What’s your take on limiting access to various books and other materials in public schools or local libraries? Do objections seem reason…

Blog Project #2-'Under Your Spell' By The Birthday Massacre

Topic #4 -- Media Product Review

Introduction I chose to do a review of the album ‘Under Your Spell’ by the band The Birthday Massacre. I chose it because it just came out (on June 9th), they crowd-sourced the funding for the album (which I thought was an interesting distinction), and simply because I’m a fan of the band and really love their music.
Here's a video of the band performing the title track 'Under Your Spell' live:

Description/Background ‘Under Your Spell’ is The Birthday Massacre’s 7th studio album and was funded by PledgeMusic, an online platform allowing fans to fund or pre-order artists directly. They also used PledgeMusic to fund their 2011 album ‘Superstition’.’The PledgeMusic goal was opened on June 4th, 2016 and was reached later that day. According to the PledgeMusic page for the album, 232% of the original goal was funded total. ‘Under Your Spell’ debuted at the number 7 spot on Billboard’s Independent chart. The Birthday Massacre is a Canadian band, origin…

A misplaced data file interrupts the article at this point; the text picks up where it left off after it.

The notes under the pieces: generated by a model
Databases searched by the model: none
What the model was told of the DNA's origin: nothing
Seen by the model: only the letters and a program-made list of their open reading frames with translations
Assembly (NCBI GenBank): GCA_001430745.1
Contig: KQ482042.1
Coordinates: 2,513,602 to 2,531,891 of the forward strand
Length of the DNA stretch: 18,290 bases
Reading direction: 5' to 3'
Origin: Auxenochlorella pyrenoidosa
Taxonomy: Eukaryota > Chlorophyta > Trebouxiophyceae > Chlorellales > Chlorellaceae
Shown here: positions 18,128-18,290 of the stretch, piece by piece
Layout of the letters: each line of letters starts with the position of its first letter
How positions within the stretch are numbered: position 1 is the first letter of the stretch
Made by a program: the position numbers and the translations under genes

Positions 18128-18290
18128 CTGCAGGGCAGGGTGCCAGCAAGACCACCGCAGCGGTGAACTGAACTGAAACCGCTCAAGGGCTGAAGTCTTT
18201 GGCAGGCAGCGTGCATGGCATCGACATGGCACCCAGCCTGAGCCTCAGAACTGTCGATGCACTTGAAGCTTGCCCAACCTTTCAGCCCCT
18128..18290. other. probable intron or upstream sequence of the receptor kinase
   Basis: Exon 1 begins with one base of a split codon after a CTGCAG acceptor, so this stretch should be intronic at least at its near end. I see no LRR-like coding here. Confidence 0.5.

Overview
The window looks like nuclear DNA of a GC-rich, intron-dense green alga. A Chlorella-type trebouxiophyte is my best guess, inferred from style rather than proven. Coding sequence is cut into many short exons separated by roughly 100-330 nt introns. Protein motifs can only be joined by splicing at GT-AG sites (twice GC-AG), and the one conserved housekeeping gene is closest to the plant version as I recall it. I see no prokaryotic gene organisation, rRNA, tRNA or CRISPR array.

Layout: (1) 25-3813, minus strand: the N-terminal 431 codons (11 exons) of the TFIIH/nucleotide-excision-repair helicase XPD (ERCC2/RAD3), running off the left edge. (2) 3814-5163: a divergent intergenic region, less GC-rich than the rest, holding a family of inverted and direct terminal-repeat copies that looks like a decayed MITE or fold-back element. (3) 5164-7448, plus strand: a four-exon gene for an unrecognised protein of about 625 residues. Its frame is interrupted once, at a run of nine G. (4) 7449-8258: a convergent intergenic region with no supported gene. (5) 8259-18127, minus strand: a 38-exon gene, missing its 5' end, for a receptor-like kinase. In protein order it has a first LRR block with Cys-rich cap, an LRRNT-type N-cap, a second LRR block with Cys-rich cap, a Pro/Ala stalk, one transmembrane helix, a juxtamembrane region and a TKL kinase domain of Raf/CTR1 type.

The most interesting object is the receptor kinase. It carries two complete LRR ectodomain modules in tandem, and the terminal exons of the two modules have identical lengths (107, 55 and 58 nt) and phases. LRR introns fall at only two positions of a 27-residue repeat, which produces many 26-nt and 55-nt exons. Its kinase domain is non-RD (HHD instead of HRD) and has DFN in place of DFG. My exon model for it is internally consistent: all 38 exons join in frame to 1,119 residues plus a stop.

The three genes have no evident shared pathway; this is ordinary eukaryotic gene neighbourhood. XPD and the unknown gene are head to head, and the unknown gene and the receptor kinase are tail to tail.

Most of the local news I get from Facebook, largely from posts on the ‘Albany Happenings’ page. There’s a lot of first-person reports from people on there (largely involving car accidents, fires, road hazards, etc.) but people also regularly post links to Democrat & Herald or Oregonian articles, which I usually read. Hasso Hering, a former newspaper editor and local resident, also posts his pieces about the goings-on in and around Albany there. I trust the reporting of the Democrat & Herald and Oregonian and take everything else on the page with a grain of salt. I also watch various OPB segments on occasion.